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Letters | ‘Use the money wisely’

The Creator granted our wishes for the new year, 2022, and brought a blessing we should all be joyful about, which is another round of Hardship payments to the Navajo people.

Like President Jonathan Nez said, “Use the money wisely” and I also urge you to do likewise.

Special thanks to delegates Eugenia Charles Newton and Amber Crotty for their untiring efforts in pushing legislation (No. 62-21) to make the Hardship payments a reality.

President Jonathan Nez also deserves a special thank-you for his diligence and timely approval of the legislation.

The Hardship payments of $2,000 should be arriving in the post office mailboxes and street addresses soon.

What a once-in-lifetime historical event it was to hear about the diligent work between the executive branch and the legislative branch. It was the first time the needs of the Navajo people had been placed on the forefront, and we should be all proud of it.

I urge the two branches to work cooperatively together in the future and get things done.

In closing, there is one issue I would like to apprise our tribal leaders about how difficult it’s been to work with the census (Office of Vital Statistics) office.

My granddaughter is 2 years old, and her parents tried unsuccessfully to get a census number for her all year long last year, and as a result, she was left out from receiving a Hardship payment. Their request was booted between Shiprock and Eastern Navajo agencies.

Happy New Year and thank you for expressing my piece of mind.

Vern Charleston
Farmington, N.M.

Navajo stimulus has come to pass

In 2020, I proposed (a Navajo stimulus). It has come to pass.

In my thought, the Navajo people have suffered the greatest trauma since the 1864 Long Walk and vast influenza epidemic in the 1918-20s.

The current trauma I am referring to is the 2020 COVID-19 coronavirus pandemic, which caused shutdowns of businesses and schools, and devastated us all. The pandemic put many of our people in hospitals and caused numerous loss of lives. We are still in midst of the pandemic.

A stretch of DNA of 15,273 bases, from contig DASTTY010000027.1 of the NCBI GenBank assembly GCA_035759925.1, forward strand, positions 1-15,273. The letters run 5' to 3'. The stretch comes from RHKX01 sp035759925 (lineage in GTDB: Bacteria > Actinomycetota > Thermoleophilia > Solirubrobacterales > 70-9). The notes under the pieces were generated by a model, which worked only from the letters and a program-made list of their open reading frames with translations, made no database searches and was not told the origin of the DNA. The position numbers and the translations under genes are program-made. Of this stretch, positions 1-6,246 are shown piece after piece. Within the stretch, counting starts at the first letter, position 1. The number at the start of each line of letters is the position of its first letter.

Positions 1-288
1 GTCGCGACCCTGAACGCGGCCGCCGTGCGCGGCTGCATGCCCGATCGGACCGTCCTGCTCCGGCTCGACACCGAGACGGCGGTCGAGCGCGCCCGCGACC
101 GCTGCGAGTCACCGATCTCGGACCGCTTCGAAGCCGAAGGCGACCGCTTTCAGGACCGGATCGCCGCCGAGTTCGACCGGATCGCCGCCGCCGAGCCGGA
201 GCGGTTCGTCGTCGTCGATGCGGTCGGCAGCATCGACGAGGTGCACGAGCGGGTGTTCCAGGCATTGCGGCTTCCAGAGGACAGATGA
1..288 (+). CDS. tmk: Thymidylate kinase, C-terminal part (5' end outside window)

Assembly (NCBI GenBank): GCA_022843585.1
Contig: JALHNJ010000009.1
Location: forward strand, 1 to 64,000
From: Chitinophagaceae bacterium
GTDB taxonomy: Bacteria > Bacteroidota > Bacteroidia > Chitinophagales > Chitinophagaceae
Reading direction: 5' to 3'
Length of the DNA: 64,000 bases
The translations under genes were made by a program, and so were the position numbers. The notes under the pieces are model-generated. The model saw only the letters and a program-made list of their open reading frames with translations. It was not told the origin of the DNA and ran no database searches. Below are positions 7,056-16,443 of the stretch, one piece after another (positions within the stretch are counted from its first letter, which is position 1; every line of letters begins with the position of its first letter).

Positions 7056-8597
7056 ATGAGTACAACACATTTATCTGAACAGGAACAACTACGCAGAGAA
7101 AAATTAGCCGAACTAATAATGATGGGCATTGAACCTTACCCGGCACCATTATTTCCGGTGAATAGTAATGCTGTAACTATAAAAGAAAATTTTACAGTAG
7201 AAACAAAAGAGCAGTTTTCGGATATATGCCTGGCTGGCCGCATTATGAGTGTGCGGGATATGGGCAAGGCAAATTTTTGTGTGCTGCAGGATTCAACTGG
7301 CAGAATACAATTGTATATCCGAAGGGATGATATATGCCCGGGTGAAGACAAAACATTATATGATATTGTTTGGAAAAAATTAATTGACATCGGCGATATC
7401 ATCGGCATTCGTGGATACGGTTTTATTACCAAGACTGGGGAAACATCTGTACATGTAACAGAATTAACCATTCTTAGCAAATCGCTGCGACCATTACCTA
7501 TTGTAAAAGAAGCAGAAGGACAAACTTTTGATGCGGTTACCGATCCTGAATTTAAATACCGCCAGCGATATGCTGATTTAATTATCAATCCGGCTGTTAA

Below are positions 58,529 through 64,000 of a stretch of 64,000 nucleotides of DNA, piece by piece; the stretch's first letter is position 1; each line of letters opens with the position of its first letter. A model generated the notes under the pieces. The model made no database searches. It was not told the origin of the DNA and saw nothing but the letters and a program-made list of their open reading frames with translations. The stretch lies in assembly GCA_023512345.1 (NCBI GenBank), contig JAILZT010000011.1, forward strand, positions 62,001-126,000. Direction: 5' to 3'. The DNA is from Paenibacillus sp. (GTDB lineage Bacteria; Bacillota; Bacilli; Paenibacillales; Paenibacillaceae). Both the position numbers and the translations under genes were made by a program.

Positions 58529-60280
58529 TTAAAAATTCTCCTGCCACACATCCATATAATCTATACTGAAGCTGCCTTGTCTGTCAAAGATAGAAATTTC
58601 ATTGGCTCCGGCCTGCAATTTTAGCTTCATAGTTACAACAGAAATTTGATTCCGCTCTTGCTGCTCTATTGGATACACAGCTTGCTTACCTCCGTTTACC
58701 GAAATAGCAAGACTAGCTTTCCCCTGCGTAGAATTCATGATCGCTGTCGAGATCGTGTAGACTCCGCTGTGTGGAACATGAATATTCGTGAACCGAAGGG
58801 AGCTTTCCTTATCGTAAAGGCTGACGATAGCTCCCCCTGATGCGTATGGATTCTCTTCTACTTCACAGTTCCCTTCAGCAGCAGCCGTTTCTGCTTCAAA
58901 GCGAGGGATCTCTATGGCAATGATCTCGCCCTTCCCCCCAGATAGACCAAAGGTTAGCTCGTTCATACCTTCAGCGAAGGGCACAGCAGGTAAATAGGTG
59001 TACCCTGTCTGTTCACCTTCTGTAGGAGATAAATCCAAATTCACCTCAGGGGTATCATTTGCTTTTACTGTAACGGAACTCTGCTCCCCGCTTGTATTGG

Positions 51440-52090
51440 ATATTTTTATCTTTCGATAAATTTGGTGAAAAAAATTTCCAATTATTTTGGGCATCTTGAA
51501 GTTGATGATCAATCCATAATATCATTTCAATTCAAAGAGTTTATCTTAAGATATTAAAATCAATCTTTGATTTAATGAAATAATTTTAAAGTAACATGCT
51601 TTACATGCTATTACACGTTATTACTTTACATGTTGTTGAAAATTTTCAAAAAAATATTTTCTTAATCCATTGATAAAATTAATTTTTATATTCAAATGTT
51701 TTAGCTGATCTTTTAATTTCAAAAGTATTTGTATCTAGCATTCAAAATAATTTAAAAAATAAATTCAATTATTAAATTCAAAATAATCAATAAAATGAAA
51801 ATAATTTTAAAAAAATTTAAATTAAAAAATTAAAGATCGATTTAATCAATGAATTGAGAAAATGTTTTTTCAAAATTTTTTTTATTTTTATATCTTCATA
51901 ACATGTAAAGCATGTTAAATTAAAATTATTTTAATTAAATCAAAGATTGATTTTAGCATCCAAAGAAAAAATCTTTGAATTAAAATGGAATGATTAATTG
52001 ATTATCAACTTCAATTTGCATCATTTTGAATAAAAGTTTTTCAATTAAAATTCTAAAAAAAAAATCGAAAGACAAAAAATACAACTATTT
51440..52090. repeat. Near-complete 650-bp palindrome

Navajo leaders and public health medical organizations on the Navajo Nation have done an outstanding job of dealing with the coronavirus and pandemic. It is utterly amazing!

My hope when I proposed a Navajo stimulus (Navajo Times, April 2, 2020) was to help the Navajo people from elders to youth. Navajo Nation Council and the president’s office have now divvied out the Navajo people’s money two times to aid them in their time of need.

The U.S. government through Congress, President Joe Biden, and U.S. Treasury have appropriated the America Rescue Plan Act and CARES Act money to the Navajo Nation. Our leaders have done an excellent job of using the money for various needs and helping the Navajo people.

Giving the ARPA-CARES Hardship Assistance money to the Navajo people in time of the greatest need is not about re-election, it’s about helping people.

My deepest gratitude and appreciation to the U.S. Congress, President Joe Biden, Navajo Nation Council, Navajo Nation President Jonathan Nez, Vice President Myron Lizer, and Navajo Nation Controller Elizabeth Begay and staff for their arduous work to get the money to the Navajo people.

Eugene Charley
Kayenta, Ariz.

Help the Navajo people with ARPA assistance

The Navajo people are in need of their next Hardship Assistance money.

The COVID-19 pandemic really affected our daily lives. Most of us are still suffering from the losses and the long-term effects of COVID-19. Now it’s the Omicron variant.

Some of us have livestock to tend to and buy hay and hay is expensive. We haul water daily and we have to buy groceries for ourselves, buy propane, pay our utility bills, buy gas, having enough firewood for heating and cooking, and buying coal when available.

Our first Hardship Assistance payment was barely enough. An increase on the next payment amount would really help out a lot.

Larry Smith
Tonalea, Ariz.

Diné becomes a lawyer

I would like my Navajo community know my son graduated in May 2021 from the University of California-Berkeley School of Law earning a juris doctor degree.

Berkeley is a top 10 law school.

He was born in Fort Defiance and is an enrolled member of the Navajo Nation. He also attended Window Rock High School and played basketball for the Scouts.

My son passed the Texas bar exam and was admitted to practice law in October 2021. My son is now employed with the Vincent & Elkins law firm in Dallas, which is one of the largest law firms in Texas.

He is also attended the W.P. Carey School of Business at Arizona State University and graduated at the top of his class. He double majored, earning a bachelor’s in economics and a bachelor’s in accounting. He graduated summa cum laude.

Graduating from ASU, my son, Troy, worked two years for the Sandia National Laboratory in Albuquerque as a project controller prior to attending law school. Thank you.

Nancy L. Spencer
Rio Rancho, N.M.


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